Working with contexts
Contexts define the flow of media content from an input to one or many outputs. You must configure a context before you can start playing media content.
To create a new context, call the function mmr_context_create() , passing in the mm-renderer connection handle. The creation operation returns a context handle (the primary handle), which you use to manipulate the context by setting parameters, attaching an input and one or more outputs, and issuing playback commands.
You can create multiple contexts, as long as your application manages potentially conflicting playback situations (e.g., recording to an audio file while trying to play the same file).
The multimedia renderer doesn't allow contexts to exist after their primary handle is closed, but it does allow you to open existing contexts by calling mmr_context_open() . That is, additional (or secondary) context handles can be opened after the context is created.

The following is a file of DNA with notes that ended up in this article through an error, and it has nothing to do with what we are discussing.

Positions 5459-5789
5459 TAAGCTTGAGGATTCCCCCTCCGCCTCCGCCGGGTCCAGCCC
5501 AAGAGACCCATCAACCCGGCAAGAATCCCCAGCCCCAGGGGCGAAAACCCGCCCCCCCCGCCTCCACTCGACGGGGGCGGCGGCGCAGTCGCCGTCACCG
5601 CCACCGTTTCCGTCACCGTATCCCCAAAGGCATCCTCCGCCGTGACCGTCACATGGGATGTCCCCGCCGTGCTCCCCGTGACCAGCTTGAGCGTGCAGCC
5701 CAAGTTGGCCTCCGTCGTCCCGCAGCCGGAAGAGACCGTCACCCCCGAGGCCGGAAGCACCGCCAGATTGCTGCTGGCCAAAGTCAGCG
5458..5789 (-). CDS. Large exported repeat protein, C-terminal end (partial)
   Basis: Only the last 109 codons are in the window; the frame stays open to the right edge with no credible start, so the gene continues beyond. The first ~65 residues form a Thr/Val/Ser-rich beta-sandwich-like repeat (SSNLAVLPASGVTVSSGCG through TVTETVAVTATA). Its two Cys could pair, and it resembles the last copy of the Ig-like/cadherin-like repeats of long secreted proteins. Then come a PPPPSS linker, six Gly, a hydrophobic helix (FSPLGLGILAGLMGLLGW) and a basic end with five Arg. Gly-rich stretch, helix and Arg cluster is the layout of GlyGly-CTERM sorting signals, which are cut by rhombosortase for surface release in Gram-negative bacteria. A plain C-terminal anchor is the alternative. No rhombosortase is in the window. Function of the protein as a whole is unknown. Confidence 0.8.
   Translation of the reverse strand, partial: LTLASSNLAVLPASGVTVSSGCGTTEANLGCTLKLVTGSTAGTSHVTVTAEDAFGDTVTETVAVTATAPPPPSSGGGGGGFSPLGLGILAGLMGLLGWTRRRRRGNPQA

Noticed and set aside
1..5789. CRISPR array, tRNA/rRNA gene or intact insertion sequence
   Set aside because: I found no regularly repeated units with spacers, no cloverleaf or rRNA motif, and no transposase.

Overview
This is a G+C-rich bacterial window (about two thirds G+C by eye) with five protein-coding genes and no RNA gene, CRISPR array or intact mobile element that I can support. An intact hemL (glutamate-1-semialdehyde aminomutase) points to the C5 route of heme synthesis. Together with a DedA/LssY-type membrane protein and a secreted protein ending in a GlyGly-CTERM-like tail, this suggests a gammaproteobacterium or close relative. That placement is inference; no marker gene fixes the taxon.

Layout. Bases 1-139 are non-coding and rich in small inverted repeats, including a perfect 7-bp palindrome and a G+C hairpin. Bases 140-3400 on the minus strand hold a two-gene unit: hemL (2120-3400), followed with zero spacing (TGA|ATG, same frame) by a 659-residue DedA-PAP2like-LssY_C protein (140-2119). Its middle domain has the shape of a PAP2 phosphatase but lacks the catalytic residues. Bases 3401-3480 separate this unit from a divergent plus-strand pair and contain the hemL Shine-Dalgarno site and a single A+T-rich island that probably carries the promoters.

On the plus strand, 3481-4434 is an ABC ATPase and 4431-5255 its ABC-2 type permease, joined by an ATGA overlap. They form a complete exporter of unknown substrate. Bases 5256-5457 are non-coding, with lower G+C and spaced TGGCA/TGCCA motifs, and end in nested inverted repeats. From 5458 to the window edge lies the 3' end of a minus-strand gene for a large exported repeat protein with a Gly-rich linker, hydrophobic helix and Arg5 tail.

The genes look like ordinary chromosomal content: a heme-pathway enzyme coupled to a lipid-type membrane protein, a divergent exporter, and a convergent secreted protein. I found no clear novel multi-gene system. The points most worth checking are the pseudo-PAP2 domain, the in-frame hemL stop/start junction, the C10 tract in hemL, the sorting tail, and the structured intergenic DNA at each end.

Calling mmr_context_close() using the primary context handle not only closes that handle but also stops playback, detaches any input and outputs, and destroys the context. Also, if your application disconnects from mm-renderer or exits without disconnecting, any contexts created by the application are destroyed, regardless of whether or not you closed their handles. If your application is still running, it's important to close any remaining secondary handles of destroyed contexts to avoid memory leaks.
When a context is no longer needed, you can explicitly destroy it by passing the context handle to the mmr_context_destroy() function.
Last modified: 2013-12-21